David Rogers: Hillary nose-cutters could cost Obama the election
There are exceptions, of course, but as a group, extremists are annoying. There’s really no reasoning with them. These people have such a slanted view on their topic of choice that any kind of give-and-take or dialog with them is virtually impossible. Even worse, extremists, and their first-cousins, radicals, are more than willing to cut off their noses rather than concede a point or argument. In other words, pragmatism and common sense often go out the window.
Nose-cutters are prevalent in a wide range of issues, but one of my favorite groups are bicyclists who blow off traffic rules and then make rude gestures to drivers for almost running them over.
In the world of politics, perhaps the most aggravating bunch of nose-cutters are those Hillary Clinton supporters who say they’ll cross party lines and vote for Republican presidential candidate John McCain this November.
These vocal supporters have expressed their indignity over the way their candidate was treated, not only by the press or Democratic candidate Barack Obama, but men in general.
To be fair, Hillary supporters have a beef. From the tone and tenor of her voice to her choice in clothing to the tears she shed on the campaign trail, she was skewered in ways that her male counterparts weren’t. It’s proof that sexism is still prevalent and that it has played a crucial part in the 2008 campaign season.
During the days leading up to the Democratic National Convention in Denver, the McCain campaign has been trying to tap into that vein of angst in an attempt to persuade Hillary-ites to turn their backs on the Democratic Party and vote for McCain. It’s a wise and shrewd strategy. Considering how close this election is shaping up to be, if McCain can convert but a small percentage of disenfranchised Democratic voters he could take some make-or-break swing states (Ohio, Florida, Indiana and Colorado).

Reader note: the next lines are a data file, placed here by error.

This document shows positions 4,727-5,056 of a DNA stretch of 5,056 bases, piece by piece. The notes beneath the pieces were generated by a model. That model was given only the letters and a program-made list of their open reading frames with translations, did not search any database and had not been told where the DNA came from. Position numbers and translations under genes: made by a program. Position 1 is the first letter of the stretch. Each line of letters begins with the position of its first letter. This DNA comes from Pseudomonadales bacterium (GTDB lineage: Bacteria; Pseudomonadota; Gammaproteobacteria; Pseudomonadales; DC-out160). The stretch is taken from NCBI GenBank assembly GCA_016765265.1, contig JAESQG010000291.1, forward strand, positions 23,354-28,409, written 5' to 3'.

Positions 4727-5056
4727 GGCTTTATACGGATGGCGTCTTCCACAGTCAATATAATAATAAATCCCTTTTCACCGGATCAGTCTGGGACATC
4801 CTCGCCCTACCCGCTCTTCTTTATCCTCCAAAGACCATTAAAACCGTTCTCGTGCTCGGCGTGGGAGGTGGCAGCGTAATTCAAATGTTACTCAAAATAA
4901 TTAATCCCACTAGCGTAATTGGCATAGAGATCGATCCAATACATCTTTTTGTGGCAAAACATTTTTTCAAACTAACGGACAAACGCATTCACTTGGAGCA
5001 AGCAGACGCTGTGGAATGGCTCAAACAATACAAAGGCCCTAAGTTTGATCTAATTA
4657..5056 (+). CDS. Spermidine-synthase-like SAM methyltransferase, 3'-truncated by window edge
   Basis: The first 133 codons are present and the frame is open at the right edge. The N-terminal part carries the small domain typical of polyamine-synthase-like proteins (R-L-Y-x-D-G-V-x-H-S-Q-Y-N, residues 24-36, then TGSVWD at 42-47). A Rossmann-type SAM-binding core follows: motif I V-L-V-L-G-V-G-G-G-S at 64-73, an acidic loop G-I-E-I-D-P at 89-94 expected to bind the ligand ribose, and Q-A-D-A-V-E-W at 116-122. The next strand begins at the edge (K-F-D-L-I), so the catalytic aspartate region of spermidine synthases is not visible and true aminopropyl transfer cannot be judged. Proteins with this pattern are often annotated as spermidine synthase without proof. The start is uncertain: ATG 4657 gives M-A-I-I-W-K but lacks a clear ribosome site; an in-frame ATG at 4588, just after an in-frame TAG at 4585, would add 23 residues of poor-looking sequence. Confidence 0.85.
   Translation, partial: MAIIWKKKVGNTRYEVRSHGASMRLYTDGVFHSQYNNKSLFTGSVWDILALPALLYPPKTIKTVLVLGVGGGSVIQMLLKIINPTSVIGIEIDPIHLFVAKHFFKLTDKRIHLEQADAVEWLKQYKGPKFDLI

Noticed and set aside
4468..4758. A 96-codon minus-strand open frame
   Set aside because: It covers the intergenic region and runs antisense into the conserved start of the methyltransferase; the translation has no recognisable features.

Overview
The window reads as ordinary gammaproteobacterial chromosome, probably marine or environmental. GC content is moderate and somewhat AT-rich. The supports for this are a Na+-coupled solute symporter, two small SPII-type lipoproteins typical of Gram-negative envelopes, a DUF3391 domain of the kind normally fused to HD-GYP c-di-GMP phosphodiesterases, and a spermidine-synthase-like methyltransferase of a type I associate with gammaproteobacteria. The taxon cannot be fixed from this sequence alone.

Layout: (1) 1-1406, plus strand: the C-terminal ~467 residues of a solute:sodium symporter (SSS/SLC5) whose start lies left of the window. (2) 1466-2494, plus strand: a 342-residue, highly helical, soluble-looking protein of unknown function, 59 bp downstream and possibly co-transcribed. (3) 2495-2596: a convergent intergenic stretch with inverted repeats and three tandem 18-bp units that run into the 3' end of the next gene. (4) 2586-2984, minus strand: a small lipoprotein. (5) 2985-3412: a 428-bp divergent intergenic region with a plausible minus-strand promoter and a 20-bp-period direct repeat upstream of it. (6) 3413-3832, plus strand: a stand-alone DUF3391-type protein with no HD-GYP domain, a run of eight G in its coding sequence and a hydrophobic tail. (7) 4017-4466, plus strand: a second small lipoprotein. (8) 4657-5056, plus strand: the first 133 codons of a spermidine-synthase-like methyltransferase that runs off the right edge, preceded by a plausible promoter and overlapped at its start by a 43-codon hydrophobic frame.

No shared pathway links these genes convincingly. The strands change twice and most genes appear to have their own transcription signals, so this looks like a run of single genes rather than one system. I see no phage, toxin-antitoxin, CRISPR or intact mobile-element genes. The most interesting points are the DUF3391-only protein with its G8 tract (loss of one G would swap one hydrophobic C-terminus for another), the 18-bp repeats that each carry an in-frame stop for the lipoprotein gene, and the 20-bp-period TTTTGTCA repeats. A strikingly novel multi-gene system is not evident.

This is why these anger-ridden Hillary nose-cutters are so frustrating. Fine, you may not like the way Hillary was treated in the primary or you may find Obama to be as substantive as a lemon meringue pie. But look at the alternative. McCain is pro-life, he skipped a vote on a Senate bill giving women a chance to make as much money as men for the same job (Ledbetter Fair Pay Act) and he’s willing to continue the war in Iraq for as long as necessary. God forbid, something happens to 88-year-old liberal-minded Supreme Court Justice John Paul Stevens during McCain’s tenure in the White House.
Some may answer that four years of McCain followed by Hillary in 2012 is better than eight years of Obama. But do you really want to look back and realize that you let McCain con you into giving the Republicans the White House? After the way George W. Bush, owner of the worst approval rating since approval ratings were calculated, has handled the job, why would any Hillary supporter want that? If logic is applied, then that thought alone should be enough of an incentive to vote for Obama.
With any luck, Hillary and her husband, former president Bill Clinton, will have masked their obvious disdain for Obama long enough to deliver two knock-out speeches at the DNC, and, in the process, convince all but the most radical Hillary followers to support Obama.
Even if they simply convince these last hold-outs not to vote at all, that would be better than them tipping the scales in favor of McCain and the Republicans.
David Rogers is the editor of the Tri-Town Transcript in Massachusetts. E-mail him at: firstname.lastname@example.org.